The article from the Copyright Office of the United States discusses the Fair Use policy, which distinguishes an image or creative property from something similar without it breaking a law. Under Fair Use, an image can be considered a “parody,” an imitation that is not plagiarism, which allows it to legally exist outside the sue-able realm.
This could be a game-changer for my research, as the extents of Fair Use and Parody laws are potentially the liability for artists who illustrate copyrighted characters. However, to pose a contrast, even the Office themselves recognize and state that the line between Fair Use and Infringement is “unclear and not easily defined,” and proving it will be rather difficult.
A very key notion revealed itself in the process of writing my Definitional essay in regards to copyright: what are the boundaries of artistic liberty? Caricature artists do not get sued, sketch comedy programs on television do not get sued, and there should not be a difference here; the idea is that parody categorization prevents legal action. The issue here is that the IPO (Intellectual Property Office) does not have a specific stated exception for parody as an intellectual property, which Ronan Deazley believes is necessary.
With the parody research, it can be proved that artists are not actually stealing from Marvel by usage of their characters, but are imitating them with no malicious intent. Saturday Night Live, for instance, is among the skit shows that has been getting away with such concepts for years; they do not pay film companies whose movies they parody, nor can they be sued, and they show still makes a profit. Proving artists do something similar would be the most important step to sidestep Marvel’s action.
This New York Times article from last year discusses the conclusion of the Jack Kirby case, in which the estate and children of Jack “The King” Kirby, famed comic artist, sued Marvel over the use and ownership of his characters.
Provides further background and back-up information to show Marvel’s no-nonsense approach to these lawsuits, in addition to the Friedrich case. While Friedrich’s evolved into a case of Marvel suing him, this in turn deals with the opposite, with Kirby’s heirs reacting to the creation of such films like “Thor” based on his characters. Interesting to note the “Disney” credits.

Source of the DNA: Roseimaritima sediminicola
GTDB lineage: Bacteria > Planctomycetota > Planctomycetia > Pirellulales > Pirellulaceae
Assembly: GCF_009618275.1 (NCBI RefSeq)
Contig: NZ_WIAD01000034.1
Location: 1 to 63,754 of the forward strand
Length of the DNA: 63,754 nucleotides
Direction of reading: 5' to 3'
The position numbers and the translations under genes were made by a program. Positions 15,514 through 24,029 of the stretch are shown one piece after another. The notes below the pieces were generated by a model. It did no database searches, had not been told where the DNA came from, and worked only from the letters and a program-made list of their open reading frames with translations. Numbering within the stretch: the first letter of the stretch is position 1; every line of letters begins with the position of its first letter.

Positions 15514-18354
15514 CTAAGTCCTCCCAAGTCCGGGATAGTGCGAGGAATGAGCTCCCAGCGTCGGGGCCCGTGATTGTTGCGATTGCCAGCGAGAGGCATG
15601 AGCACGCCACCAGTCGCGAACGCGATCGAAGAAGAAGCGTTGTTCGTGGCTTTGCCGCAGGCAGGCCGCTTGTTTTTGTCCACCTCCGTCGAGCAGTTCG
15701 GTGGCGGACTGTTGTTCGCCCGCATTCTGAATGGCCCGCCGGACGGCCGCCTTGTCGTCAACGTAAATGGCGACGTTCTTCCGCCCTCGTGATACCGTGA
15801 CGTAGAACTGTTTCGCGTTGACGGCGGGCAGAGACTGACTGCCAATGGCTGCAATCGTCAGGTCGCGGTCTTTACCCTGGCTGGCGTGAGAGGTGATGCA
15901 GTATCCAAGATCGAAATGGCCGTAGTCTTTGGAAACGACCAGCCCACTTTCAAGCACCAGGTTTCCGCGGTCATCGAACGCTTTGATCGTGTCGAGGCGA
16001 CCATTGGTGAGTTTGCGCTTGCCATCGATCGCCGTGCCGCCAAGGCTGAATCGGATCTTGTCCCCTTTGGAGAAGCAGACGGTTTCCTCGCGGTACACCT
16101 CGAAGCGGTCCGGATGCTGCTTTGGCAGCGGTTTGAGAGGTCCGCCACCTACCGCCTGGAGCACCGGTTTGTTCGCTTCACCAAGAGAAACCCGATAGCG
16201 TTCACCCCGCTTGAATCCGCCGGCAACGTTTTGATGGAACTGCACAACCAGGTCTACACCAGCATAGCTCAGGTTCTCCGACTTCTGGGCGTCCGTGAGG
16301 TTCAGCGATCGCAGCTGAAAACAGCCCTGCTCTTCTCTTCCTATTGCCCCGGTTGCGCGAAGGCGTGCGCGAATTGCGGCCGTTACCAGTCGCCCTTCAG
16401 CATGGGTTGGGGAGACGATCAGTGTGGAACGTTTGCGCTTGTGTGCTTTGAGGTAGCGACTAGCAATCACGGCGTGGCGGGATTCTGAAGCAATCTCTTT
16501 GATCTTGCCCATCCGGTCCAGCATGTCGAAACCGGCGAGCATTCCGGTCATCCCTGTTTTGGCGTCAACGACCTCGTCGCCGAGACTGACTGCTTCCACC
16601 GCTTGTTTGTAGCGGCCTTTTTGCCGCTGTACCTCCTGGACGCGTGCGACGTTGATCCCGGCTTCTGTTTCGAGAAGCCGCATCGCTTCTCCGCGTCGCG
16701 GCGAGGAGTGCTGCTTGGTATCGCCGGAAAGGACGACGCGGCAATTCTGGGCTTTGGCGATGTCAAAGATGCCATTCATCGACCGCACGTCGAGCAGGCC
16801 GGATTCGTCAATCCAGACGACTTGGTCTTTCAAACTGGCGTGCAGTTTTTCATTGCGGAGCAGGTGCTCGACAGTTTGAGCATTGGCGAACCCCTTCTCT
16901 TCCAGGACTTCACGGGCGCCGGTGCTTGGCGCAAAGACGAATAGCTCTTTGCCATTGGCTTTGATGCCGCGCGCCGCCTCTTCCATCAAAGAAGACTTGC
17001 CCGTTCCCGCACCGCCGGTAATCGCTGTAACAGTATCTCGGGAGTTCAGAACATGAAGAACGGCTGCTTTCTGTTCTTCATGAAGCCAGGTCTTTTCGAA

The article address the same issues as many others take with Marvel’s case against Ghost Rider creator Gary Friedrich and copyright issues, but it is cited here for another reason: it provides a key piece of information not noted by the rest, in that Marvel expects Friedrich to not boast that Ghost Rider is his creation, though Marvel recognizes he is (not in print, however), and that he must pay $17,000 as a result of the suit.
The shocking, and sickly wonderful, point to note here is that Marvel us demanding $17,000 from the broke and unemployed Friedrich, who was only making a slight living on selling his Ghost Rider material at conventions in the first place. This certainly paints Marvel in villainous light, and it is interesting noting that the other news sources chose to not address the sanction from the trial.
This Journal article provides definitions of Fair Use and extension history, research, and previous Fair Use case citations; though elaborate, each section is neatly compact and organized enough to be more handy than the actual policy.
Serves a handy, and lengthy, guide to the concepts of Fair Use; this serves a purpose solely of acting as background information, definitions, and research that may not be directly cited in papers, but implied.